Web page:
Every day, I’m reminded that I don’t carry the same amount of authority, legitimacy, or credibility of a man.
Take a simple, ultra-Canadian example: Holding the door.
Every day, my male partner opens the door for me. He’s sweet. I appreciate his gestures. And nearly every day, my male partner will hold the door open for someone else and is greeted with appreciation. What a gentleman! How kind of you! And look at that cute beard and butt!
(He is so handsome, y’all. And yes, I get the feminism-irony. But I don’t care. HIS BEARD IS SO CUTE.)
For me, it’s a different story. I awkwardly try to hold open the door open, but most often, someone takes over and insists I go ahead. And by someone I mean an older white dude.
[Remind me to tell you about how much I love to make older white dudes uncomfortable by being overly chivalrous towards them. It’s honestly the best. Try it.]
Now in this scenario, I can either go on and prance through the path that’s been cleared for me. OR, I can stop and insist for them to go ahead. Because I’ve literally already gone out of my way to hold the door open. I’VE ALREADY COMMITTED TO THIS.
On the one hand, I accept the gesture and hand over the rights to the heavy door that’s already inconveniencing me. He gets the karma, I gets ta get outta there.
In this scenario, I feel entitled. I feel the perpetuated social message that modern women expect men to dote on them. To take care of them. This so called “women’s privilege”, filed next to free drinks, asking-for-it harassment, and sexpectations.
On the other hand, I decline the gesture. I insist they walk through the door.
In this scenario, I’m ungrateful. I just don’t understand how nice men are and I’m a “crazy” feminist who thinks I can do everything by myself, and I don’t need no man to do things for me. (We literally don’t.)
Walking away, I think: Yeah, dude. I deal with a bunch of stuff on the regular that’s annoying. That’s potentially dangerous. That’s almost always unfair.
Yet, let’s face it. Every day white cis-woman problems are nothing compared to what some other folks have to go through.
Not even close.
And I’m not saying that white, cis, straight women don’t face discrimination. I’m not saying we don’t face garbage scenarios. We do. (Sit down, Becky.) But it’s important to recognize that it’s not enough to talk about White Feminism. It’s not enough to treat men and women as the pillars of which we ought to equalize. There’s so many people who don’t benefit by mere gender equalization, whether they identify as something outside of “male” and “female”, or they have additional oppression such as race or class or ability.
Most people have come to terms with the fact that trickle down economics is bullshit. Yet, it’s kinda how first-wave feminists (and contemporary White Feminists) philosophize their own movement.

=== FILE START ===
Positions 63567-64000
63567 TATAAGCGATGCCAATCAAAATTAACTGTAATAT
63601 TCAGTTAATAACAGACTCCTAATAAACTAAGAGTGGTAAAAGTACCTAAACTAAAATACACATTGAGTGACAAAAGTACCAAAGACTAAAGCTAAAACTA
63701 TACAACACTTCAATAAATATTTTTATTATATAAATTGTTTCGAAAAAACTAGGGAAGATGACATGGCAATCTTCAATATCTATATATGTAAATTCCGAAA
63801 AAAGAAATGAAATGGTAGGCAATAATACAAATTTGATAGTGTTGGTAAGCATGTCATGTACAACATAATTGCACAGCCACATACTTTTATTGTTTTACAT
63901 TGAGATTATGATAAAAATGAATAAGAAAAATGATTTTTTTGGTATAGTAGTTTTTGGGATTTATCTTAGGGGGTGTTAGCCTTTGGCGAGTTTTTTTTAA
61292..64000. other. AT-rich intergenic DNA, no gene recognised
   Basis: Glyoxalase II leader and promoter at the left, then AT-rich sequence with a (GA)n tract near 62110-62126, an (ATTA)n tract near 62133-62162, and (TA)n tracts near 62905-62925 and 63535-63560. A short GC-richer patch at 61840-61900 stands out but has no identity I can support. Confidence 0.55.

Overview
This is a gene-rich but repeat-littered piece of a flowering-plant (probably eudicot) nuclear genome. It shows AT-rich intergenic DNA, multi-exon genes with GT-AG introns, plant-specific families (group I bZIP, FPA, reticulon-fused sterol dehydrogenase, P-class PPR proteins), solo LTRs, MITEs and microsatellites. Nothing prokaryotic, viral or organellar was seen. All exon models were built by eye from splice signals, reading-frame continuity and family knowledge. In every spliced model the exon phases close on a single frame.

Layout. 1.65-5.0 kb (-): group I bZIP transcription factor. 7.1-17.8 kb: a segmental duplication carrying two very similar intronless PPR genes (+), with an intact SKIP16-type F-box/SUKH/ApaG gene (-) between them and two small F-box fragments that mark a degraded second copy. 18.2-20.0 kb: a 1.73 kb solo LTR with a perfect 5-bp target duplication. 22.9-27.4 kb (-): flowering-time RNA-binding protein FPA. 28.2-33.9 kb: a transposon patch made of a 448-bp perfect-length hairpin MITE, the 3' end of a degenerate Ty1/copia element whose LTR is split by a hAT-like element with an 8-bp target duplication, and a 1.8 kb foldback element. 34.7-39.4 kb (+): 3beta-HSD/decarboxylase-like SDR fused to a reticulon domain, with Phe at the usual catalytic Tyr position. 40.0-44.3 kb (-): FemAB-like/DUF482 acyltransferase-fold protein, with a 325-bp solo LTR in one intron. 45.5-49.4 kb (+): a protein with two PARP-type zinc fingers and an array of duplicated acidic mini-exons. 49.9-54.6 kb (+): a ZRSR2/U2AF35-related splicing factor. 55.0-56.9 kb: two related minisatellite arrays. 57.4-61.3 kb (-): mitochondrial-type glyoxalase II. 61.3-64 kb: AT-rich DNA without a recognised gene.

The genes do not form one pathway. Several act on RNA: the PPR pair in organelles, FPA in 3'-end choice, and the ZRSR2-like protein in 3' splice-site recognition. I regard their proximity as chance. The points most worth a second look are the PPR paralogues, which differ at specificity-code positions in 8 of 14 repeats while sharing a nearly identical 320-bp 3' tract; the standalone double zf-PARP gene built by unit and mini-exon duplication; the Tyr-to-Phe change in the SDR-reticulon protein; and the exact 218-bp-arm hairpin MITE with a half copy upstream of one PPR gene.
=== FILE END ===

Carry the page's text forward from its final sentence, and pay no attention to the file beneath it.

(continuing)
The movement started with white, upper class women earning the vote. Earning the right to own property. Slowly fighting for sexual liberation. High profile careers. (Thanks for that BTW.) Currently, the big fight is for wage equality. But when do we, as white women, stop and realize that all of those things we’ve fought for have not necessarily been resolved for non-white women, trans, gay, or disabled folks….
It’s no longer good enough to fight merely for women’s rights, because this inevitably neglects other groups. It’s not enough to allot social power to the top of our white washed social hierarchy and expect it trickle down. Because what happens is similar to trickle down economics. Those White Feminists cling to the power they’ve desperately fought for, and it’s like they won’t step down off their soap box to make room for other bodies and their voices. (Again, the irony. I get it. Don’t worry, you’re probably the only one reading this. Well, and my mom.)
White Feminists continuing to being vocal for their own issues isn’t the problem, but their loudness inevitably mutes many of the other issues that haven’t been given the same mainstream validity. Often, these White Women discredit those who fall below them on this social hierarchy, because they’re likely scared to lose their place. They believe they’ve earned their freedom by pulling up their boot straps, and others must too fight to climb up to their accomplished level. With this mentality, they may as well be shouting from the rooftops: “Social equality should not be a handout.”
Alternatively, and sometimes, this power is handed out. Though sparingly and with conditions. Power is redistributed to how those with the power see fit.
“Sure, you can have a little space on my platform, but you better be polite. Well mannered. Appreciative. You’ll dress and behave and wear/dress your hair in a way that I deem appropriate. In ways that I deem are not oppressive.”
Equality occurs on White Feminist terms, based on White Feminist ideals, White Feminist culture, and with the concept of gender-alone bias at the forefront.
But can we just like, point out something here…
We’ve had nearly a century of this trickle-down garbage philosophy, and guess what, we haven’t achieved full gender equality for white women. Something’s not working here (because patriarchy), so why do we continue to act like social power is going to trickle down to those whose stories are barely legitimized? Why insist on holding the door to equality for folks who are already actively holding it open themselves?